War Powers

WARS DO VERY LITTLE to influence history. At least that is the claim of a growing army of scholars and pundits, according to James Lacey and Williamson Murray. In their new book, Moment of Battle: The Twenty Clashes That Changed the World, the two respected military historians brood over a new school of thought in which “battles, wars, generals, and statesmen are…colorful but materially insignificant blips on the radar screen” of history.

Allen Guelzo—director of the Civil War Era Studies Program at Gettysburg College and author of a new book on the Battle of Gettysburg (see review, page 89)—raises a similar alarm. Many of his colleagues, he writes, are drawn to the Civil War but see the study of its battles as “close to pornography.”

For these three historians, the bottom line is this: War does matter. Guelzo writes that much as anyone would like to argue that the social and political goings-on around war trump the conflict itself, “we cannot talk about the American 19th century without talking about the Civil War, and we cannot talk about the Civil War without acknowledging, even grudgingly, the Civil War era’s singular event was a war.”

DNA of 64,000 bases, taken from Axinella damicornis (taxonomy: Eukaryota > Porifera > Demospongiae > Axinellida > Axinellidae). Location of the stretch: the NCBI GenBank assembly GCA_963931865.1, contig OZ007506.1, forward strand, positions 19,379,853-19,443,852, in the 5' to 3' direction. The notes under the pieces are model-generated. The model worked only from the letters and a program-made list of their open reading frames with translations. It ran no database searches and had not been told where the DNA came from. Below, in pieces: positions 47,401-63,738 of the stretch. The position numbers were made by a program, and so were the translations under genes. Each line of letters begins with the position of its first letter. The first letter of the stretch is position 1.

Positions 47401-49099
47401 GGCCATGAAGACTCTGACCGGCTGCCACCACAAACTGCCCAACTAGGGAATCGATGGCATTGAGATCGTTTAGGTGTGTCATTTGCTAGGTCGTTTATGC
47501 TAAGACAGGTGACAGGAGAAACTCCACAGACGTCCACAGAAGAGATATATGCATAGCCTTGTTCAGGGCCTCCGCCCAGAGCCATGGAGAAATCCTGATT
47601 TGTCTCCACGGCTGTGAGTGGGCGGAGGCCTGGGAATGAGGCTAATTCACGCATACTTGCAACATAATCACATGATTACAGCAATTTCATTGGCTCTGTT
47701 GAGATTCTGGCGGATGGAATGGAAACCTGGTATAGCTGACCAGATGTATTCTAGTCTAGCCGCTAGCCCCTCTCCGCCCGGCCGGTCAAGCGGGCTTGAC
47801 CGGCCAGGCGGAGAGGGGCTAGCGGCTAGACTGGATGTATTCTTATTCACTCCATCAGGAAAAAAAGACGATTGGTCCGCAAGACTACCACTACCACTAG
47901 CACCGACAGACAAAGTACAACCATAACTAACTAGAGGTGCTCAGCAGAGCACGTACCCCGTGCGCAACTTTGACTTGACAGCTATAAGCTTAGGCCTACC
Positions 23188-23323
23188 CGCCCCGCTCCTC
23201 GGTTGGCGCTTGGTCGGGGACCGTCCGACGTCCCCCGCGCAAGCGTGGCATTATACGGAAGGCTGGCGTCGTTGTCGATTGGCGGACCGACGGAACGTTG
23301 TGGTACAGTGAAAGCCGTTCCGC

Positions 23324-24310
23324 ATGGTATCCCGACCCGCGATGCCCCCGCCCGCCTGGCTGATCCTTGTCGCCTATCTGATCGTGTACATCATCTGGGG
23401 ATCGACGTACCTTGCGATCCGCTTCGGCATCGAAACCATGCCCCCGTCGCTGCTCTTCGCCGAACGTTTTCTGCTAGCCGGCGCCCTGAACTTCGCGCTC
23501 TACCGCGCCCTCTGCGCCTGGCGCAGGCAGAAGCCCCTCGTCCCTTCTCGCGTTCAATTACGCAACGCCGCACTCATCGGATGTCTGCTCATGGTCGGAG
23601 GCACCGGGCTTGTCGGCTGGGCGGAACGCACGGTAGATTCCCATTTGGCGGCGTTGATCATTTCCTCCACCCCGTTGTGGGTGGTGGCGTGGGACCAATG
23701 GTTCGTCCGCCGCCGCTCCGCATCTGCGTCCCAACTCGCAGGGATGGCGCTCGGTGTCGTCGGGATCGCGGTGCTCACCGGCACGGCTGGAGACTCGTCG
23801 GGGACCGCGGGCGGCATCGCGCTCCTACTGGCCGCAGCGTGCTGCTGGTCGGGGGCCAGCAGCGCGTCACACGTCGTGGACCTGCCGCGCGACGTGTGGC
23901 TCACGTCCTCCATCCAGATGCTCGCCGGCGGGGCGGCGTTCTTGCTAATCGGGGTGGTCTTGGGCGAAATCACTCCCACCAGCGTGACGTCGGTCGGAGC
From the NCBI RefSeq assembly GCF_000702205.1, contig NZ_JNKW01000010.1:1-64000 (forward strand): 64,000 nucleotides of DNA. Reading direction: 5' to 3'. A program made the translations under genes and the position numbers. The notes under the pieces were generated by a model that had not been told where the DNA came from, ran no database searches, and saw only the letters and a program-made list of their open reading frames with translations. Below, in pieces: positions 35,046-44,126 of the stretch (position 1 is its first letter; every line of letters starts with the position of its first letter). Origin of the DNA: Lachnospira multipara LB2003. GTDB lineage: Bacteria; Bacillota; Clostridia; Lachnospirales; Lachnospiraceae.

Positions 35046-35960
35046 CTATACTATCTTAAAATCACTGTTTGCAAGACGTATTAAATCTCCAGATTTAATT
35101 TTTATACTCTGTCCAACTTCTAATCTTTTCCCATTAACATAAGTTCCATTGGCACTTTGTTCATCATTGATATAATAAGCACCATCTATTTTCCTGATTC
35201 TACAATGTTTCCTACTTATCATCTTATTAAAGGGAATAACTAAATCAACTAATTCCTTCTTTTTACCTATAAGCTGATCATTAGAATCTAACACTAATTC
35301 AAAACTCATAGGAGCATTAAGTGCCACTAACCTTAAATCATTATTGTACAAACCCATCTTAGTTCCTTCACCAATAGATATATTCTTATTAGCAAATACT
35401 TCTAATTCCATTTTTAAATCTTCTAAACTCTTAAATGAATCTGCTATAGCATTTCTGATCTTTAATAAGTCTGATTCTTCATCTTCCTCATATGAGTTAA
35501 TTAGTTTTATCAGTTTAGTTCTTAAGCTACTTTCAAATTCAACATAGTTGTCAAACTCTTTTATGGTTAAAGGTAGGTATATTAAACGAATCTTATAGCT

Perhaps MHQ should adopt “War Matters” as its motto. For nearly 25 years, we’ve been writing about battles, wars, and generals exactly because they often determine history. Through the ages, armed conflict has settled questions of who is in power, what ideas prevail, and which nations rise and fall. In almost every instance, war leaves behind a legacy that continues to push and pull at events for decades, if not centuries.

In this issue, you’ll find stories about George Washington and Alexander the Great. You’ll also read contributing editor Thomas Fleming’s picks for the most notable graduating classes at West Point—including the class of 1915, which boasted Dwight Eisenhower, Omar Bradley, and a host of others who cut their teeth on World War I and then led the Allies to victory in World War II. These men are “insignificant blips” in history?

—The Editors

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